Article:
Moving Droplets in 3D Using Light
A novel technique that uses light to control the movement of materials in three dimensions through a liquid has been developed, opening the door to new applications from diagnostics to drug delivery.
Droplets that either move autonomously or are driven by chemical, thermal or electrical stimuli are promising for new applications. However, controlling droplet movement in three dimensions has proved challenging.
Now, an international team, including researchers from the University of Wollongong in Australia, has shown that a droplet containing a photoactive material — a chemical ‘fuel’ — can be steered by visible and ultraviolet light.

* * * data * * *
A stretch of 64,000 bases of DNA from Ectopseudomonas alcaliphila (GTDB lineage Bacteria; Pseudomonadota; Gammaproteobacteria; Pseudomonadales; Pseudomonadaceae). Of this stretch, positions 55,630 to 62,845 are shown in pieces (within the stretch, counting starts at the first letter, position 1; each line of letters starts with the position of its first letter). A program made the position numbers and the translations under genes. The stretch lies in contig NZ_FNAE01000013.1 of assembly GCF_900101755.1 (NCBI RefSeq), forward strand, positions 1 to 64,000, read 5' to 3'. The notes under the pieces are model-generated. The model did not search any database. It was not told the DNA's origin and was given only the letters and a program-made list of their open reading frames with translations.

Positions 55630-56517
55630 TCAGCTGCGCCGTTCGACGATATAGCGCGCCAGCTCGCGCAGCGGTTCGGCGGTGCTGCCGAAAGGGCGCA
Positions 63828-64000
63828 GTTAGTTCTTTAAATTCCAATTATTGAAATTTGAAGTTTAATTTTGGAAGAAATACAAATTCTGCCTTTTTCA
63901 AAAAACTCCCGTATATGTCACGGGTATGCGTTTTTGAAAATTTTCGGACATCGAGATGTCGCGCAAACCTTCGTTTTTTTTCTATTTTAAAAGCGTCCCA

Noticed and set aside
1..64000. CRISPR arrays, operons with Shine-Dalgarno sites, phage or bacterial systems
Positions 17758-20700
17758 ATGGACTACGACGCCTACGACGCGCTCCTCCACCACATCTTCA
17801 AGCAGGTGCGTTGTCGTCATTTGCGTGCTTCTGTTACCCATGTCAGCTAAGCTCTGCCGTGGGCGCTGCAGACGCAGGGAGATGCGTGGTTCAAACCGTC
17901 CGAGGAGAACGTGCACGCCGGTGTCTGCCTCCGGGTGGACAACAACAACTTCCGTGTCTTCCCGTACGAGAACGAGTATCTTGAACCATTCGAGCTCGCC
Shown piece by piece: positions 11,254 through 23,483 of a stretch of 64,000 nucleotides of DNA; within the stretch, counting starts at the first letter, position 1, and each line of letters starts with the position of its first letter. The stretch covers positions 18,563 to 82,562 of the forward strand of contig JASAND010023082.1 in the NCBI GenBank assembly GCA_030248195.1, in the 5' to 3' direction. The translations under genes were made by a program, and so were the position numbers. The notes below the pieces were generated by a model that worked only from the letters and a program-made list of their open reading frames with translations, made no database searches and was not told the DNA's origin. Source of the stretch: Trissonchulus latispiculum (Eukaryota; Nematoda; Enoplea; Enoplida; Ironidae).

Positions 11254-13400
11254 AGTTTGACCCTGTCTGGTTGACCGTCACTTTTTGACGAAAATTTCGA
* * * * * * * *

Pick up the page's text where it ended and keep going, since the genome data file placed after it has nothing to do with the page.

By using light to induce changes in the interfacial surface tension between different fluids, they were able to transport the droplet towards or away from the light source, paving the way for new devices for diagnostics and drug delivery.
- Advanced Materials 30, 1801821 (2018). doi: 10.1002/adma.201801821
|University of Wollongong (UOW), Australia||0.63|
|Insight Centre for Data Analytics, Ireland||0.25|
|University of Otago, New Zealand||0.13|